Authors: Olivia Cronin-Golomb*, Boston University, Justin Freck, University of Maryland Baltimore County
Topics: Remote Sensing, Coastal and Marine, Spatial Analysis & Modeling
Keywords: Remote Sensing, Chlorophyll-a, Sea Surface Temperature, South Pacific Ocean, GIS
Session Type: Poster
Start / End Time: 9:55 AM / 11:35 AM
Room: Lincoln 2, Marriott, Exhibition Level
Presentation File: Download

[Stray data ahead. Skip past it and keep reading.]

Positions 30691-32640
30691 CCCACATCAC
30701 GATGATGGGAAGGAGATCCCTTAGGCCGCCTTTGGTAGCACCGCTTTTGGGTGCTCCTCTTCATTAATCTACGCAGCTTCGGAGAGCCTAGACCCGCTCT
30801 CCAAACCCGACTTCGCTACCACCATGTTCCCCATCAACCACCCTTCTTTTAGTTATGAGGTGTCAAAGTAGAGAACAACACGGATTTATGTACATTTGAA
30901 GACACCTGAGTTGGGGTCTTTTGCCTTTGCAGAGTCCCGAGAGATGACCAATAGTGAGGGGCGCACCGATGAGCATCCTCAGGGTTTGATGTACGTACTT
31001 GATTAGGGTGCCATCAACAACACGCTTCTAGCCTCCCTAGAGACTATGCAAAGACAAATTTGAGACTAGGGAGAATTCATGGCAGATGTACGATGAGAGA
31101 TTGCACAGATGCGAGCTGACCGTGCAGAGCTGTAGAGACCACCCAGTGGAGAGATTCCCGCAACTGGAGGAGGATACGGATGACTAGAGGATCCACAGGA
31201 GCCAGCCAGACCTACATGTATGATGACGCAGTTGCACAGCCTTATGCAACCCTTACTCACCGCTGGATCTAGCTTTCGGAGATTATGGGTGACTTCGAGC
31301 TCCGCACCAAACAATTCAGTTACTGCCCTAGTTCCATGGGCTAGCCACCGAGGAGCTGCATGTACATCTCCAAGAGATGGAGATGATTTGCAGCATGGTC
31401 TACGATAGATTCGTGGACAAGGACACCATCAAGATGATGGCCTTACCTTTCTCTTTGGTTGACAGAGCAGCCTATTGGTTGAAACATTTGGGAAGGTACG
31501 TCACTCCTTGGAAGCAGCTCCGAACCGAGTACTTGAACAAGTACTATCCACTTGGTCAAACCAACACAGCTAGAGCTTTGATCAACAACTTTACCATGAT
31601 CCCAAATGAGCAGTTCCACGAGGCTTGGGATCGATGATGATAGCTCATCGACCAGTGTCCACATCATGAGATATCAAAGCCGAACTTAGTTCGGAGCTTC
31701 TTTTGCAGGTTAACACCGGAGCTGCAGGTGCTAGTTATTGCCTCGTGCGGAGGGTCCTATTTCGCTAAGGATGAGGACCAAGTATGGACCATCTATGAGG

Variations in oceanographic biological and physical processes can be detected by observing changes in sea surface temperature (SST) and chlorophyll-a (chl-a) concentrations. This paper describes an assessment of the reliability of three different MODIS/Aqua satellite-based, remote sensing products that examine SST and chl-a values within a transect of the South Pacific Ocean stretching from Christchurch, New Zealand to Pape’ete, Tahiti. The reliability of the algorithms was further analyzed and mapped in terms of the general locales along the transect, including New Zealand (NZ), the Subtropical Convergence Zone (STCZ), and the Southern Pacific Subtropical Gyre (SPSG). The algorithms were verified using in situ measurements from surface samples taken in conjunction with SEA Semester’s Oceans and Climate program. The algorithms used were NASA’s Ocean Color Longwave SST product, and the OC3/OC4 (OCx) and Garver–Siegel–Maritorena (GSM) chlorophyll-a products. We found that the SST algorithm showed strong agreement with the in situ values across all of the locales. The two chl-a algorithms showed more variability than the SST algorithm, with the most variability near the coastal zones of New Zealand and the least variability in the SPSG. The GSM algorithm performed slightly better than the OCx algorithm. These results indicate that these products can serve to provide researchers and scientists with reliable SST and surface chl-a data for this transect of the South Pacific Ocean. This is important because this is a region in which consistent in situ sea surface data are not as readily available as in other, more well-travelled ocean regions.